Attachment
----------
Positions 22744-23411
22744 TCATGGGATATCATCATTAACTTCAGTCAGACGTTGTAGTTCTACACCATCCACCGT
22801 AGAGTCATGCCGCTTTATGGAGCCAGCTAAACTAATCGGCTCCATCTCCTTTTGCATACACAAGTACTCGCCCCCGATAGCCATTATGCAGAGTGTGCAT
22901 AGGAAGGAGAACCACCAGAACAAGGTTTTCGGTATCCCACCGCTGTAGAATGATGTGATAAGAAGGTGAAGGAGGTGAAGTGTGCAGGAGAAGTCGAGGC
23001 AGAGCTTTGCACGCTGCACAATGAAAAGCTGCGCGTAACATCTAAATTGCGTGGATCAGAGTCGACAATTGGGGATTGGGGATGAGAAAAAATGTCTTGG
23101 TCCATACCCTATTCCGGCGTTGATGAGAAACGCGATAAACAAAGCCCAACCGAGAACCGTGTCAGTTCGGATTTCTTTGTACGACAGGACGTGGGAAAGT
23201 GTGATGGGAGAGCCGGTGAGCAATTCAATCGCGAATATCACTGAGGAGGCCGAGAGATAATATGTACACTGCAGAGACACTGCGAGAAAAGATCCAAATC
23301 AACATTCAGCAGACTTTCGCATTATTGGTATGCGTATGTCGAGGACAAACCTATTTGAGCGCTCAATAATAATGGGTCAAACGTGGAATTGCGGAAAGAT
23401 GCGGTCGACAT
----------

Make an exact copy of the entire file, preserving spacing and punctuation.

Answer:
Positions 22744-23411
22744 TCATGGGATATCATCATTAACTTCAGTCAGACGTTGTAGTTCTACACCATCCACCGT
22801 AGAGTCATGCCGCTTTATGGAGCCAGCTAAACTAATCGGCTCCATCTCCTTTTGCATACACAAGTACTCGCCCCCGATAGCCATTATGCAGAGTGTGCAT
22901 AGGAAGGAGAACCACCAGAACAAGGTTTTCGGTATCCCACCGCTGTAGAATGATGTGATAAGAAGGTGAAGGAGGTGAAGTGTGCAGGAGAAGTCGAGGC
23001 AGAGCTTTGCACGCTGCACAATGAAAAGCTGCGCGTAACATCTAAATTGCGTGGATCAGAGTCGACAATTGGGGATTGGGGATGAGAAAAAATGTCTTGG
23101 TCCATACCCTATTCCGGCGTTGATGAGAAACGCGATAAACAAAGCCCAACCGAGAACCGTGTCAGTTCGGATTTCTTTGTACGACAGGACGTGGGAAAGT
23201 GTGATGGGAGAGCCGGTGAGCAATTCAATCGCGAATATCACTGAGGAGGCCGAGAGATAATATGTACACTGCAGAGACACTGCGAGAAAAGATCCAAATC
23301 AACATTCAGCAGACTTTCGCATTATTGGTATGCGTATGTCGAGGACAAACCTATTTGAGCGCTCAATAATAATGGGTCAAACGTGGAATTGCGGAAAGAT
23401 GCGGTCGACAT